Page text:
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View Full Version : which one to buy


saintsnsinners
10/22/2014, 12:43 AM
Converting my 60g cube into an octopus tank. my requirements are - easy to obtain, diurnal, longevity. price not an issue and I have a chiller for temperature species. any suggestions would be appreciated. thanks.

cmantis
10/22/2014, 03:15 AM
How are you going to octo-proof it?

Gonodactylus
10/25/2014, 04:48 PM
I think you have a few possibilities. My first choice would be Octopus cyanea. If you can get a small one, they will live for a couple of years.

Perhaps easier to come by and living just as long is O. rubescens.

The easiest to find is A. aculeatus, but rarely do they survive more than a few months.

By far the best choice would be a Larger Pacific Striped Octopus (not yet named). Dramatic coloration and behavior, diurnal, iteroparous, live for a couple of years and tolerant of a wide range of temperature. You can also keep a male and female together.

Roy

Forfekte
10/26/2014, 07:15 AM
I think you have a few possibilities. My first choice would be Octopus cyanea. If you can get a small one, they will live for a couple of years.

Perhaps easier to come by and living just as long is O. rubescens.

The easiest to find is A. aculeatus, but rarely do they survive more than a few months.

By far the best choice would be a Larger Pacific Striped Octopus (not yet named). Dramatic coloration and behavior, diurnal, iteroparous, live for a couple of years and tolerant of a wide range of temperature. You can also keep a male and female together.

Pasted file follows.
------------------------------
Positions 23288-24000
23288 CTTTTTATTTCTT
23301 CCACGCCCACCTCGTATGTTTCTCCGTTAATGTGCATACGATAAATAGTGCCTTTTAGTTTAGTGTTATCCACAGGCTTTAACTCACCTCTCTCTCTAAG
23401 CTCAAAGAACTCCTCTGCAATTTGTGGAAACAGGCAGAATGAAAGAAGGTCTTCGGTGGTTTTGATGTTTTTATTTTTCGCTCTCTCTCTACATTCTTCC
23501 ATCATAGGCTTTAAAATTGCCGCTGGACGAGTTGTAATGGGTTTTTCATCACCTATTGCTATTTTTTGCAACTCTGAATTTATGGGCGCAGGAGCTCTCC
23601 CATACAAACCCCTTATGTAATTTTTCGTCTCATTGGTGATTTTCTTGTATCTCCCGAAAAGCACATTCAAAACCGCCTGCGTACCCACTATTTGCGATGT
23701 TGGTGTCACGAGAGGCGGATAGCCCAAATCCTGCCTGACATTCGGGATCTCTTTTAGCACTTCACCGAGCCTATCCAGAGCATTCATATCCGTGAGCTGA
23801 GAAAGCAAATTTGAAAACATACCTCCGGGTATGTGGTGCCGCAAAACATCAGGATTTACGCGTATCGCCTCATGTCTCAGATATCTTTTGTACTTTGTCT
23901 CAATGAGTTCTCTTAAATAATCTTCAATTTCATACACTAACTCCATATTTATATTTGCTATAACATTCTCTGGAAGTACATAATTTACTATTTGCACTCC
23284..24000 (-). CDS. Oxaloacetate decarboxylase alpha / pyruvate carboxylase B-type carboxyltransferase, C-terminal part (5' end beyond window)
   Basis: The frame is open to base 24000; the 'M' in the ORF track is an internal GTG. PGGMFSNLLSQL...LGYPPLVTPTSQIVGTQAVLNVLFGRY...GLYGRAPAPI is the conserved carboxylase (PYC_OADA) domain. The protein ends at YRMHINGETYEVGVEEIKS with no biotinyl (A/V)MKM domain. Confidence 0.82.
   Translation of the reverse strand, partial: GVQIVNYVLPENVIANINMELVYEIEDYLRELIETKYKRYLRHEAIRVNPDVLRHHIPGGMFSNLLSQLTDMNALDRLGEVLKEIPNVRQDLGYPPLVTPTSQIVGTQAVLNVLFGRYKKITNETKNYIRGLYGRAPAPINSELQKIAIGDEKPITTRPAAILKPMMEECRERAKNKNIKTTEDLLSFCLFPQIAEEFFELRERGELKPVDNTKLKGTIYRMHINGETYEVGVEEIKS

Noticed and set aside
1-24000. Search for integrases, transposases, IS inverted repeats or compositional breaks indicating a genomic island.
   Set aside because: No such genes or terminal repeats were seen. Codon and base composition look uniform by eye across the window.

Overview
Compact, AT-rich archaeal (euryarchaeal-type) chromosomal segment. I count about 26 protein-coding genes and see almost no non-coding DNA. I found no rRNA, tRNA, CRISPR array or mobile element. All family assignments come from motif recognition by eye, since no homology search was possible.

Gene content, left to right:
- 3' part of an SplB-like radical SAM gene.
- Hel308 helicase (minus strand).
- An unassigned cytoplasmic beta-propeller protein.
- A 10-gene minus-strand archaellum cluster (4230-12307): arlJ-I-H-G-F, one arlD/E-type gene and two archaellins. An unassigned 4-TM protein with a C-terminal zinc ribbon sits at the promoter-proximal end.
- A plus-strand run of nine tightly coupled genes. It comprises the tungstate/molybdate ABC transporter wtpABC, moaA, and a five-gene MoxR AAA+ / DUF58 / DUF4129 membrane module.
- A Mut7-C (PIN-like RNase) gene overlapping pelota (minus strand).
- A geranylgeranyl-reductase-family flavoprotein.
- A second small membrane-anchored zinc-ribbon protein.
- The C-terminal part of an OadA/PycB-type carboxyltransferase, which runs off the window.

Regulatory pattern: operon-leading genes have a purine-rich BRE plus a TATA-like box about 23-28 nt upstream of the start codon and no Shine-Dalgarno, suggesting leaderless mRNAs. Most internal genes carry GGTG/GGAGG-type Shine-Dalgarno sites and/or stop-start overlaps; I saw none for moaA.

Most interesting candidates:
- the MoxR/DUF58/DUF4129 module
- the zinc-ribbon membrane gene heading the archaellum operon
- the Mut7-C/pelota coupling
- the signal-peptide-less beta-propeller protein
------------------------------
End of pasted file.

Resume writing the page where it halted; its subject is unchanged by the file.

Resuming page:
Roy

Where would one go about getting a larger pacific striped octo online?

Gonodactylus
10/26/2014, 04:00 PM
To my knowledge, LPSOs have only been available commercially once. However, progress has been made rearing them and with luck they may be cultured in a few years. The reason I mentioned them was to get across the idea that there are octopus that would be great as aquarium animals. We just have go and find them.

Forfekte
10/26/2014, 04:52 PM
To my knowledge, LPSOs have only been available commercially once. However, progress has been made rearing them and with luck they may be cultured in a few years. The reason I mentioned them was to get across the idea that there are octopus that would be great as aquarium animals. We just have go and find them.

Sorry to derail the thread a bit.

I remember reading an article about you and Rich Ross doing some research a few years ago on the Octopus chierchiae somewhere. Some quick googling led me to a few videos with the LPSO's from the California academy of sciences.

Did you and Ross publish any papers on the Larger Pacifics when you were conducting your (still ongoing?) research? If so I would very much like to read them. Also did you end up having any success raising the hatchlings?

I'm also curious about if you go and collect them or if you have a source from Nicaragua?
Man I have so many more questions, fascinating stuff!

Gonodactylus
10/27/2014, 08:11 AM
The last of our LPSOs died a couple of months back. We were able to keep several for over a year and some of the females laid eggs for over half a year. We were not able to rear the paralarvae, but right at the end we found prey that they would eat and were able to keep them alive for several days. We think we are on the right track and should be get more, we might be able to get them in culture. Crissy Huffard, Rich Ross and I are finishing up a manuscript describing our work with LPSO's and it should appear soon.

Roy